Panel type and viewing angle. Several different types of display panels are available to choose from when specifying a new workstation monitor. Twisted nematic (TN) is a common type of liquid-crystal display (LCD). TN panels are quite affordable and once dominated the market, but suffered from somewhat limited color performance and viewing angles. Newer, in-plane switching (IPS) displays are quickly becoming the norm for high-end graphic performance because they deliver greater color ranges and wider viewing angles.

Viewing angle determines the visibility of the display when viewed from the sides. The closer the viewing angle comes to 180 degrees, the more visible it is from the side. Naturally, CAD professionals spend most their time squarely facing the monitor. However, if your workspace hosts group collaborations or if the monitor is intended for training purposes, then viewing angle can be an important consideration.

 

Backlighting and brightness. Two basic types of backlighting mechanisms exist on the market today. Backlighting is the technology behind a monitor's brightness and therefore affects image quality. Older monitors will most likely use cold-cathode fluorescent lamps (CCFL). Very common and cost-effective, they however may not be as bright as monitors utilizing newer technology. Higher-end monitors will most likely have light-emitting diode (LED) backlight components and tend to be brighter, slimmer, and more energy-efficient that CCFL units. Monitor brightness is expressed as candelas per square meter (cd/m2). Brightness ratings for workstation monitors commonly fall between 250 cd/m2 and 350 cd/m2. Look for adjustability down to 50–100 cd/m2 if you prefer lower levels of brightness to reduce eye fatigue.

Ports. The growth of cable and video technologies has exploded to create a whole category of connectors to help transmit images from the graphics card to the screen. Today's monitors are manufactured with any number and combination of these connectors. Whether your system incorporates a VGA, HDMI, DisplayPort, DVI-I, or DVI-D connector, be certain that your new monitor has the appropriate port type to connect with it — or at least that your monitor purchase includes the relevant converter.

Screen finish. LCD monitors began life in the commercial market with a matte finish, and for years this was fine. Today, many manufacturers have placed the display panel behind a shiny glass sheet or laminated the display to the glass. Both methods are an attempt to increase the contrast level — that is, to make the blacks darker and the colors brighter. However, the downside of this approach is that it results in a highly reflective surface that is prone to collecting fingerprints and dust. Some monitors are available with antiglare coatings, but this often negates any contrast benefit that may have been provided by the glass sheet. The right screen finish is a matter of personal preference, but be sure to take into account the brightness of your workspace.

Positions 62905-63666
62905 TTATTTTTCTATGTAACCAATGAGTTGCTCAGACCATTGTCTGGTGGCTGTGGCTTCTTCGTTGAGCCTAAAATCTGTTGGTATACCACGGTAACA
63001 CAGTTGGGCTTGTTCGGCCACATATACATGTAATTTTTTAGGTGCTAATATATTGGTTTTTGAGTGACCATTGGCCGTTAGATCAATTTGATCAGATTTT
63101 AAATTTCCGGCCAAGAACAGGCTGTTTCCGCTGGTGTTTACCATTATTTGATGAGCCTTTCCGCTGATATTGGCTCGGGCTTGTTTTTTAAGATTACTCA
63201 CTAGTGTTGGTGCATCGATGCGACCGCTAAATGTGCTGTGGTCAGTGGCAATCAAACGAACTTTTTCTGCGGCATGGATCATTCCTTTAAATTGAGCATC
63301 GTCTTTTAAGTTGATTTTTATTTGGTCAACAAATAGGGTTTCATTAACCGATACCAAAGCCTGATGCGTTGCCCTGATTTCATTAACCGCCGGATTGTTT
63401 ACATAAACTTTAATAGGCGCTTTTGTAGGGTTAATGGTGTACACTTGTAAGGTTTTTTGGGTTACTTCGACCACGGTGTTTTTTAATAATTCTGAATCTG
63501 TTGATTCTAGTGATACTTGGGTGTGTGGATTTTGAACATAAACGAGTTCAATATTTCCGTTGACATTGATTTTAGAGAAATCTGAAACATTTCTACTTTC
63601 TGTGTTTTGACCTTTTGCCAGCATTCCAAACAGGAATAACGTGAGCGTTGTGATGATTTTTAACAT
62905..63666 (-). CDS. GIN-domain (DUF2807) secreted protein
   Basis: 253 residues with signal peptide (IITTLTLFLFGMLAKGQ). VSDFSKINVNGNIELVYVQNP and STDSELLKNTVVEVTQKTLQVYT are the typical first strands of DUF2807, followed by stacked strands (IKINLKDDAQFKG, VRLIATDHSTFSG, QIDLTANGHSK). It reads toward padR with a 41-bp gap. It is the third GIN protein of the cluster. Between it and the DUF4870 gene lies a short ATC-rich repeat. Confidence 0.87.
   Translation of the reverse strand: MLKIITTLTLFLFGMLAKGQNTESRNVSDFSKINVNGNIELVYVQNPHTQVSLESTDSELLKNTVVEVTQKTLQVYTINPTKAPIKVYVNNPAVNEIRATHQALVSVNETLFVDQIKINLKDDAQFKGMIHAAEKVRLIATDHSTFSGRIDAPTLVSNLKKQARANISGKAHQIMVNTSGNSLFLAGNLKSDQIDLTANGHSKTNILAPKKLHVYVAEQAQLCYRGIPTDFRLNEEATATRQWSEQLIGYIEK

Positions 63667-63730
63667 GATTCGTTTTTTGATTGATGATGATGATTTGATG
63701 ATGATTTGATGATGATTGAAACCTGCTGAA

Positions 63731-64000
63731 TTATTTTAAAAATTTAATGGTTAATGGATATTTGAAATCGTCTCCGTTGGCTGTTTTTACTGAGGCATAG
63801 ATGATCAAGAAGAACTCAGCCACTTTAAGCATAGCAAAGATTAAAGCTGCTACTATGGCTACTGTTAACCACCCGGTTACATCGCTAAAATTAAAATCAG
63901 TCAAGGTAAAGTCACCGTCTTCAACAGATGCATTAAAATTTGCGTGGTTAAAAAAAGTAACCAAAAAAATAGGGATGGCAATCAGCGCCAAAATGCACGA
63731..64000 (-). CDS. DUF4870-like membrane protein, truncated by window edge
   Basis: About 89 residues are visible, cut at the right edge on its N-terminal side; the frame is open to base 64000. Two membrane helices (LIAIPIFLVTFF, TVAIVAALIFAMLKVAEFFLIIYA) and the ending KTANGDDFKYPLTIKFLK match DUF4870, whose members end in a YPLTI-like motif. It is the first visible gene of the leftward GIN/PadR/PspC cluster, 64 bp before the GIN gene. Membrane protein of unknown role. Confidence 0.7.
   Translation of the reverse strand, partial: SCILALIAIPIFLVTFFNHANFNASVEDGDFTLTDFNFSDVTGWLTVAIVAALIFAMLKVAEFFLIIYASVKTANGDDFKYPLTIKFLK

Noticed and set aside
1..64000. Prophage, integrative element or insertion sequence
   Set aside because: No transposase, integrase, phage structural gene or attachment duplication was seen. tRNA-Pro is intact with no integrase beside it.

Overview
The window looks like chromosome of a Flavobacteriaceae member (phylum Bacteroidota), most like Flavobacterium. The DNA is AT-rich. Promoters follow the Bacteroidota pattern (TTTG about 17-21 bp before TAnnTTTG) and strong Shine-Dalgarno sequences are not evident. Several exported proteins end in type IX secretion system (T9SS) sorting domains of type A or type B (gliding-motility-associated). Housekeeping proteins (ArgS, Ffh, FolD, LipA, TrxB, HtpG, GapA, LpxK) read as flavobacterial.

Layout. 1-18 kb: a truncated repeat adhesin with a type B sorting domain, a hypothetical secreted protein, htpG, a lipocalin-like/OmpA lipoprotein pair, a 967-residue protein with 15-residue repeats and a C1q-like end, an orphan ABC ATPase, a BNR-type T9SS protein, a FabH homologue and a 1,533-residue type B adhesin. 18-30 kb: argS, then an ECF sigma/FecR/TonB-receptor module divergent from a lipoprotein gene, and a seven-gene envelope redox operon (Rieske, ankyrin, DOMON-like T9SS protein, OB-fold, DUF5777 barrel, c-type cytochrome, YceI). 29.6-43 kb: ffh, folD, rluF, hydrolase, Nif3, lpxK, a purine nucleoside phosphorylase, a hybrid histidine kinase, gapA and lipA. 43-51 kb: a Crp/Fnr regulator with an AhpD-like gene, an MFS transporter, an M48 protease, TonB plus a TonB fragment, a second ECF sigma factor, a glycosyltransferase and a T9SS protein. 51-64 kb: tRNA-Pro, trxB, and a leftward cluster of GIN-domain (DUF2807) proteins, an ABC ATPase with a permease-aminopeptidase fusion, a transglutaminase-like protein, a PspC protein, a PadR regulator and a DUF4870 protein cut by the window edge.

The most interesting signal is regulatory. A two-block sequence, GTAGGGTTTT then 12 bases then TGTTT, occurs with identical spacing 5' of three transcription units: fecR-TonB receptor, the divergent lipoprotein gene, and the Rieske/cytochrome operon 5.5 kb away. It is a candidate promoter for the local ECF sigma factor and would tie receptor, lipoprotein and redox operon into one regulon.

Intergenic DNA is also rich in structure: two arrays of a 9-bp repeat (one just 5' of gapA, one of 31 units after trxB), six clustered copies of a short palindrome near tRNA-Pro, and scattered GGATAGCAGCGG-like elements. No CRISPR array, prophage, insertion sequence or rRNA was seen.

Warranty. Every new monitor on the market comes with a manufacturer's warranty, but terms vary from maker to maker. A three-year warranty covering parts and labor is common today, but it is not unusual to have different coverage terms for parts and for labor. Hardware failures are not uncommon, so be sure you understand your warranty and are satisfied with it before you make a purchase.

The Reviews

Now that I've outlined the basic features of the modern monitor, let's take a look at some current offerings. We invited developers of professional-grade monitors to submit their choice of LCD monitor for CAD use. We left flexibility in terms of monitor configuration, as we wanted the developers to apply their experience and knowledge to answer the question, "What is the best monitor for a CAD user?" Six of the biggest names in the display industry provided units for evaluation.

The review process for our monitor roundup involved several steps for each entry. First and foremost, I graded the image quality of each monitor. Brightness and clarity were chief factors in this category. Price and value — the relation of price to the size and quality of the unit — were the next considerations. Connectivity, in terms of the types of ports built into the monitor, was the third factor. In this category, VGA and DVI were considered most important, and DisplayPort and HDMI were bonuses. The number, location, and type of USB ports built into the monitor were also taken into account. Because the monitors offer a wide range of image controls, it was hard to compare them. Instead, I found that all these units have essentially equivalent controls for basic image adjustment, and rated them equally. Finally, I considered the warranty of each unit, with the industry standard of a three-year warranty covering parts, labor, and backlight as a baseline.

Each of the units was placed into a professional CAD environment where I worked with it for two full business days using AutoCAD, AutoCAD Civil 3D, and Autodesk Revit as well as popular browsers and applications including Internet Explorer, Google Chrome, Adobe Photoshop, and Microsoft Office. I noted each unit's ease of installation, stability, and performance.